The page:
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"adopt Texas' welcoming attitude toward Mexico"? Isn't that what helped get us into trouble. By reading the article you would think CA has a rejecting attitude toward immigrants and Texas welcomes them with open arms. Which has been good for Texas and bad for us? That part of the article makes zero sense. California has bent over backwards for Mexican immigrants, legal and illegal. And they have helped bankrupt us.
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Old 07-12-2009, 12:39 PM
 
Location: Rolando, San Diego CA 92115
7,151 posts, read 18,371,213 times
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Quote:
Originally Posted by CA central coast View Post
"adopt Texas' welcoming attitude toward Mexico"? Isn't that what helped get us into trouble. By reading the article you would think CA has a rejecting attitude toward immigrants and Texas welcomes them with open arms. Which has been good for Texas and bad for us? That part of the article makes zero sense. California has bent over backwards for Mexican immigrants, legal and illegal. And they have helped bankrupt us.
They are not speaking about immigrants per se. Texas is much more accepting of it's Mexican culture and heritage than California is. That is part of the reason Texas has such a large Mexican-American middle class while in California they are the underclass. Why is it that Texas doesn't have the immigration problems CA has? That is because immigrants in Texas don't have to scratch out a life in the lowest-income, most gang-infested neighborhoods in their cities. My wife's Mexico-born, elementary-school educated aunt owns her own business and two homes in San Antonio, while my US-born, US-educated sister-in-law rents a shack in the ghetto in California.

Texans living on the border are vehemently AGAINST border fences as they believe that the border is a political boundary and is irrelevant to their lives, whereas Californians have a decidedly different viewpoint.
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Old 07-12-2009, 07:24 PM
 
1,147 posts, read 1,303,658 times
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I just read the article. It was more about Texas and it's positives and negatives. It did not get into much detail about CA. The positives were low taxes and low regulation - negatives were poor performing public schools and colleges, low graduation rate, lots of uninsured people. It mentioned a study by "executive magazine" that ranked TX 1st for businesses while CA was last.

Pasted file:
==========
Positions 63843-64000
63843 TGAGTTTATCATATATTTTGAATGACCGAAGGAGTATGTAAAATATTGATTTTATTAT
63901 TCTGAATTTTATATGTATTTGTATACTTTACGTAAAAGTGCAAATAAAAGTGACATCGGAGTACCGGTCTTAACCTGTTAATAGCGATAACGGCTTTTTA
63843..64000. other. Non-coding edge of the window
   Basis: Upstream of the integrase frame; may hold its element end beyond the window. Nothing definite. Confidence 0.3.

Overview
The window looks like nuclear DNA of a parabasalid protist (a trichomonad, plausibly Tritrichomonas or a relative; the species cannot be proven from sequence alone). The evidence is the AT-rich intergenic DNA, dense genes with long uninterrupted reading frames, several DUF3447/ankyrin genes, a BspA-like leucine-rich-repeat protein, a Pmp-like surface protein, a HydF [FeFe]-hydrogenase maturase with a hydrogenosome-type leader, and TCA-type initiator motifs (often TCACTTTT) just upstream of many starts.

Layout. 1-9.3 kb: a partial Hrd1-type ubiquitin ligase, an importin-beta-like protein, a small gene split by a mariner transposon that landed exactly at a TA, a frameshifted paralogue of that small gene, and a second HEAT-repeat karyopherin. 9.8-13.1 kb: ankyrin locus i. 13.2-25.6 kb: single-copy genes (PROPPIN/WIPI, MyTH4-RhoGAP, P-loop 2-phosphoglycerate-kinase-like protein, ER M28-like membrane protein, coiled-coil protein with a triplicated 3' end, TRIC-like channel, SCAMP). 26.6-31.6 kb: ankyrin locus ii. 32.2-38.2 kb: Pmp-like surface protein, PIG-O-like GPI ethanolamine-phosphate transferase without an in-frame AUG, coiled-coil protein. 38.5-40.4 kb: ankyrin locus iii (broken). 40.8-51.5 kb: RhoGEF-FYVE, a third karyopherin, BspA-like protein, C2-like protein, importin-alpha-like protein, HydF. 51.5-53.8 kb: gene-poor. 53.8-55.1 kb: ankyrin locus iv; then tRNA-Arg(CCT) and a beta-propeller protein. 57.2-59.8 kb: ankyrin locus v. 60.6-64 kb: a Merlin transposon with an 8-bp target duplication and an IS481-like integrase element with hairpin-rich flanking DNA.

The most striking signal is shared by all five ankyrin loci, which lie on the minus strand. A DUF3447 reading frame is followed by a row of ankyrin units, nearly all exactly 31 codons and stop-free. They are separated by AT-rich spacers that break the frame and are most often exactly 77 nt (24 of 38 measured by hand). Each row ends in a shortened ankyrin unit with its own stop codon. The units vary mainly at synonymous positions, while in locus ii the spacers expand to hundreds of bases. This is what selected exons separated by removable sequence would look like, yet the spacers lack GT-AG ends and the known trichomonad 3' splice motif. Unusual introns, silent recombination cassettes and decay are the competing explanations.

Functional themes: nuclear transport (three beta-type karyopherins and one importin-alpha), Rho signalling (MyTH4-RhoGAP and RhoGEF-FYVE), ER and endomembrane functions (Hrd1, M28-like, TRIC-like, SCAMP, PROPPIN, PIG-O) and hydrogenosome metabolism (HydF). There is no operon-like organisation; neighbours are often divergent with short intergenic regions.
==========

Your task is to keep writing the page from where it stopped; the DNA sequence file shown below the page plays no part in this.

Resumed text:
I didnt understand their logic that TX was somehow more open and accepting to immigrants then CA. Doesnt CA give immigrants free health care/education (I could be wrong here but if CA is much more generous in benefits then TX it would seem logically that the immigrant in CA would get much more govt handouts then TX).

They did mention charter schools and their success in TX.

The article did not talk enough about what were the causes to the problems in CA. They did mention that most spending is done by "budget initiatives" and that you need a 2/3 majority to raise taxes. (This is just from memory I could have this slightly wrong).

My thoughts are why doesnt CA cut spending more, they need cuts in education and social spending. (Ed budget was 50% of total state expenditures). They spend too much that is their problem, as it stands how can they raise taxes they are already one of the highest taxes states.
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Old 07-12-2009, 07:29 PM
 
11,727 posts, read 24,425,096 times
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Quote:
Originally Posted by hartford_renter View Post
I didnt understand their logic that TX was somehow more open and accepting to immigrants then CA. Doesnt CA give immigrants free health care/education (I could be wrong here but if CA is much more generous in benefits then TX it would seem logically that the immigrant in CA would get much more govt handouts then TX).
You can welcome immigrants while expecting them to support themselves instead of living off the taxpayer.
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Old 07-12-2009, 09:50 PM
 
Location: East Side SD
213 posts, read 474,894 times
Reputation: 70
I dont see people leaving California to go for Texas. They seem to all go to the Mid west our deep south. Correct me if I'm wrong. I think California will bounce back, but probably very different in gov't. And it seems like its the poor moving and I'm not sure whos replacing them, I guess retirees. California and Texas have about the same amount of Hispanic/Latinos has each other and I would think CA would be more accepting but I see how them being mostly lowerclass here affects it. For a long time people have come here and we've expanded way to big. The huge population is part of the problem in why our gov't is so huge.
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Old 07-12-2009, 10:08 PM
 
Location: Rolando, San Diego CA 92115
7,151 posts, read 18,371,213 times
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Quote:
Originally Posted by hartford_renter View Post
I didnt understand their logic that TX was somehow more open and accepting to immigrants then CA. Doesnt CA give immigrants free health care/education (I could be wrong here but if CA is much more generous in benefits then TX it would seem logically that the immigrant in CA would get much more govt handouts then TX).
Texas and Mexico are linked as part of one culture. Whites in Texas accept Mexicans as Texans and tend to ignore illegal / legal distinctions. Texas ranchers cross the border freely and have relationships with Mexican counterparts across the border.

In California that same relationship is a huge element of our class warfare. California STATE may be generous to Mexicans but Calfornia the CULTURE is hardly as welcoming as Texas.